Influenced by the book, I begin thinking about what I want in life. What do I see at the end of the day, if that day were the most ideal I could imagine? The truth is, all I want, and all I’ve ever wanted is someplace quiet with pretty things to look at. I find myself saying, “Someday…” or “When we’re retired…” but I’ve been thinking about how I can start finding that quiet place little by little now.
In the middle of our quest to find the perfect rental home in the Great Northwest, last night we ran across a place that, while in Suburbia, called out to us as a potential quiet place for the next few years. The house isn’t as modernized, and it’s much smaller than others we have been considering, but across the street are trees and a bike trail. It’s minutes from the Puget Sound, and it’s nestled between two golf courses (a huge bonus for Mr. D). The back yard probably isn’t as large as *I* would like, but we haven’t really been finding that anywhere up there anyway. While no other place has really spoken to me, the combination of the location and the good school district made this one seem right, even if it’s missing a few of the luxury features I previous deemed necessary.
I’ve also come to realize that “quiet” is something I need to search for more inside myself. My brain is suffering from atrophy due to extended time in front of a computer screen. In the past few days, I’ve been thinking about the importance of Facebook and whether it’s really necessary in my life. The truth is, because neither of us will be living close to family, it is a convenience when it comes to keeping up with the goings-on of those we love and for sharing our lives with them. However, I tend to be a little obsessive about my electronics, so I definitely know I could reduce the laptop time and still survive. This isn’t to say that it will happen overnight, but I do see myself chilling a little and not freaking out if I miss a “really important” status update. I plan to spend more time in the middle of a book than in the middle of a Twitter feed. I want to write more prose and fewer one-liners. I hope to re-teach myself how to experience the world around me rather than experience what’s happening on my phone while navigating through my surroundings.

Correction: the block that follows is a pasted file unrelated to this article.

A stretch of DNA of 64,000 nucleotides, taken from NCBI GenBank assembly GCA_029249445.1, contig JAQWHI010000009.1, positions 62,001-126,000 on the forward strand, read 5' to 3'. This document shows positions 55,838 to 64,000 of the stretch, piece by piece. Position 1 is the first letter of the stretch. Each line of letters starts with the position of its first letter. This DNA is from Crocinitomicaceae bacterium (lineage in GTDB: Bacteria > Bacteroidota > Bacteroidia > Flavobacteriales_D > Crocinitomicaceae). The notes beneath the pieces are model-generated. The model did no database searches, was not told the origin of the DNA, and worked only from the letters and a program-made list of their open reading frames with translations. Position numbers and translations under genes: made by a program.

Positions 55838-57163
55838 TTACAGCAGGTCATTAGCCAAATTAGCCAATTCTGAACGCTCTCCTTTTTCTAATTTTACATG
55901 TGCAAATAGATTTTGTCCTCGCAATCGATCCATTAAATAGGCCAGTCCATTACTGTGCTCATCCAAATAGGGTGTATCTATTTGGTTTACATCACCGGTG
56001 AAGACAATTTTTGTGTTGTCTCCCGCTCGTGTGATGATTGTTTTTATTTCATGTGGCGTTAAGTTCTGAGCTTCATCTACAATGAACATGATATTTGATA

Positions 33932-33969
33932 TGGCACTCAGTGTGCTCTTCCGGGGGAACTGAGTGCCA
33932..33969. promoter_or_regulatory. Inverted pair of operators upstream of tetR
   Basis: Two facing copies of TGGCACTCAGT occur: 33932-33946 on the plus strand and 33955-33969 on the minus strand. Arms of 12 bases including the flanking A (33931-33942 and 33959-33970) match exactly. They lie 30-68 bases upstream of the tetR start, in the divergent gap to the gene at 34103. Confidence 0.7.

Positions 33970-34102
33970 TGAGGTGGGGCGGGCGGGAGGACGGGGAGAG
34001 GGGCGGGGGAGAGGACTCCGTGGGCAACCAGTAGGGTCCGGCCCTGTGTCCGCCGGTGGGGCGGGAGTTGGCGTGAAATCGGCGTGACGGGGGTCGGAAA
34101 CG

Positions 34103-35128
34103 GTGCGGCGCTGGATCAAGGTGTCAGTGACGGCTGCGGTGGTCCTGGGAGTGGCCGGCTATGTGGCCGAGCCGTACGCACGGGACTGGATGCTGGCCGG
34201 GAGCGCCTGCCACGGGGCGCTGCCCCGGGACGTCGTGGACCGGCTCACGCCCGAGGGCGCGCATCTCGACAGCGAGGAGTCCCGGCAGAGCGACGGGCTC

I have a unique opportunity here, and I am thankful for it. I hope that the independence that this move forces on me will help me recenter and find that quiet place, not only around me but inside me. I know there are some who might read this and think, “Yeah right… Good luck with that, but I know you…” and I don’t fault you because I’m saying that myself. I’m a social media addict, a live music/bar scene good-timer, and a person who pretty much never shuts the fuck up. But if I don’t challenge myself to live more like this subdued thinker inside me, then how will I reconcile ALL the parts that make up Daisy? There’s more to me than the profanity-spewing, inappropriate, never-serious loudmouth that I portray myself as most days. I’m growing tired of that person who has seemed to be the primary personality that has risen from my grief and my insecurities. Don’t get me wrong, she is a vital part of who I am, but she does not define me.
A nice, quiet place… That’s all I’ve been thinking about for the past 24 hours, and I think I’m on my way there.